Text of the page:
The mirror is a signature visual flourish by Canadian writer and director Robert Lepage, for whom the term visionary, for once, is an apt descriptor. His company, Ex Machina has been an infrequent visitor to New Zealand during Festival times. Wellington most recently hosted Needles and Opium (2014) and The Far Side of the Moon made an earlier voyage there way back in 2002. Aucklanders might remember Lepage’s The Andersen Project in 2009. Lepage’s work is known for its innovative integration of multimedia, stunning theatrical transformations, and enigmatic storytelling. The Far Side of the Moon features incredible spatial design, digital wizardry, archival footage of humanity’s space feats, a looping musical score by Laurie Anderson that gets under your skin, puppetry, chalk, and a solo actor.
The actor is long time Lepage collaborator Yves Jacques (who also performed in The Andersen Project’s Auckland tour). While Lepage originally performed in the work (which debuted in 2000), Jacques was an early alternative and has been performing the show for years. His characterisations are deep, well-worn, and snug.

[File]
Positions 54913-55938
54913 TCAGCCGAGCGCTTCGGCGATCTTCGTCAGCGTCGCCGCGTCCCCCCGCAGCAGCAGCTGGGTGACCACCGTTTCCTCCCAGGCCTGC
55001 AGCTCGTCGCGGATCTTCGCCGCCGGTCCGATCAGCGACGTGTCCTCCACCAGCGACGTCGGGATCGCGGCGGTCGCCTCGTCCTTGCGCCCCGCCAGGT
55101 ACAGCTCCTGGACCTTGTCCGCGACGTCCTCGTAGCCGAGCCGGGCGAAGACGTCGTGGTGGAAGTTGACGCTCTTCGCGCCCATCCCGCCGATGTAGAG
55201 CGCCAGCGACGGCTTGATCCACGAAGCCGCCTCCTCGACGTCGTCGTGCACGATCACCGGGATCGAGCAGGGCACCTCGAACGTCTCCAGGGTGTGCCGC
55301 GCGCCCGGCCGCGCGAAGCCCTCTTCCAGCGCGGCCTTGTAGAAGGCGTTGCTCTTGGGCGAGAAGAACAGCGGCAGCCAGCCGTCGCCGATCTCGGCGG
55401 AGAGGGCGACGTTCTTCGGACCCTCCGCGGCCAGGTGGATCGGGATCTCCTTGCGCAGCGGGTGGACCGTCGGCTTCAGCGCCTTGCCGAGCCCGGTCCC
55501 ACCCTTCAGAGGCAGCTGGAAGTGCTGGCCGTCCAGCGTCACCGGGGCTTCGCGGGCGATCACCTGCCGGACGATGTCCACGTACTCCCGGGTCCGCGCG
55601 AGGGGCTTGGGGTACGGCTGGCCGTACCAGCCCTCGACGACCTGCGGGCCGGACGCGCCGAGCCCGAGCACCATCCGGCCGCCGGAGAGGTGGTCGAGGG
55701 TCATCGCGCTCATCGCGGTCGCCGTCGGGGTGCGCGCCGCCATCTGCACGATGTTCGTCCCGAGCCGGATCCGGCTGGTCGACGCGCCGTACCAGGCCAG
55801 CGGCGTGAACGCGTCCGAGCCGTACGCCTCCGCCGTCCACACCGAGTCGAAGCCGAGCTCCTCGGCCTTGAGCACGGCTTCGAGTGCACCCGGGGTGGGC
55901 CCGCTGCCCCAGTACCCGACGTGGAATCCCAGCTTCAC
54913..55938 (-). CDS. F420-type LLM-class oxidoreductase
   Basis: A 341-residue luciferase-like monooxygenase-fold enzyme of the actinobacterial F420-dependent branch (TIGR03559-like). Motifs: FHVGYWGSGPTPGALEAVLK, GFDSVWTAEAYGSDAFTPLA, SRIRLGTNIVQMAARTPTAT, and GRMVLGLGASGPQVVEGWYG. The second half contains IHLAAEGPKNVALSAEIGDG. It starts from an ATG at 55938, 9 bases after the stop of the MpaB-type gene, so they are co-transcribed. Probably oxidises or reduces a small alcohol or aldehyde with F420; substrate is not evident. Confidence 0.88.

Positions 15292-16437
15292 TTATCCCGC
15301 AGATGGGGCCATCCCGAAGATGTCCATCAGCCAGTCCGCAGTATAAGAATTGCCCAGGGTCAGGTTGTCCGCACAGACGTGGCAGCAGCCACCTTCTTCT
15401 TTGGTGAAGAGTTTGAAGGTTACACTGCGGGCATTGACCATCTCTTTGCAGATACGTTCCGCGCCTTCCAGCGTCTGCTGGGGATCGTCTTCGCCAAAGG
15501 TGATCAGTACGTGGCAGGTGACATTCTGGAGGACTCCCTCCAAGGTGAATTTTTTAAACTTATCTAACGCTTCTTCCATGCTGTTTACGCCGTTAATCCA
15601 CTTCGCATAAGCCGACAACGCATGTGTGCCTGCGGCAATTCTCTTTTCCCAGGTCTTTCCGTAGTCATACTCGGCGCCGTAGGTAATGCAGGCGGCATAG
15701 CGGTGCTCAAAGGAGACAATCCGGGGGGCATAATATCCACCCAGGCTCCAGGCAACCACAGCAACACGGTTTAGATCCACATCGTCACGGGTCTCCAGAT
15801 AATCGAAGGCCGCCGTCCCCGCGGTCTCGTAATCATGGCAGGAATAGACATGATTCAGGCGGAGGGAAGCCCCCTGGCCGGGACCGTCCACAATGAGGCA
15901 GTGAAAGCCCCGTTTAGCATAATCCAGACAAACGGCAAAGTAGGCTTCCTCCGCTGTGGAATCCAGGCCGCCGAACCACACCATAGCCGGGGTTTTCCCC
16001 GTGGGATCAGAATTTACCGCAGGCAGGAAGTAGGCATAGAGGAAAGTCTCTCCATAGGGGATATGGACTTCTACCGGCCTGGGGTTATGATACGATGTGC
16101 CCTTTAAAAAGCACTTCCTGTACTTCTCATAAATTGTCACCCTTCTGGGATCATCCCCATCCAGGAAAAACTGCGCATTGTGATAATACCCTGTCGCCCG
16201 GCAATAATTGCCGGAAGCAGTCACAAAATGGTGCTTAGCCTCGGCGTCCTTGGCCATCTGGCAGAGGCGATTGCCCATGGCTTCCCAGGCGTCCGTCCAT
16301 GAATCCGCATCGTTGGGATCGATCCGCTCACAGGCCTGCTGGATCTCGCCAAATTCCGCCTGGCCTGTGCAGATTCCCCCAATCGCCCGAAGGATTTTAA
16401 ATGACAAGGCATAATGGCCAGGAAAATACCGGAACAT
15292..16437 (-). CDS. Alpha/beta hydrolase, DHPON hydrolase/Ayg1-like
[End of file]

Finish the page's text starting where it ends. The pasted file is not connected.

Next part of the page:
Jacques plays two estranged brothers (you’ve noted the pattern, right?) who are propelled back into each other’s spheres following the death of their mother. The eldest, Philippe, is a wannabe academic and cultural theorist having troubles passing the oral defense of his Doctorate. His thesis argues that humanity’s quest to voyage into space was driven primarily by narcissism (linking with the moon as mirror). He examines the work of Konstantin Tsiolkovsky, who proposed the concept of a “Celestial Castle” – a towering space elevator to reach into Space. The youngest brother, André, is a successful TV weatherman, who the introverted Philippe finds overbearing. Philippe gazes outward at the universe; André gazes earthward with the weather maps.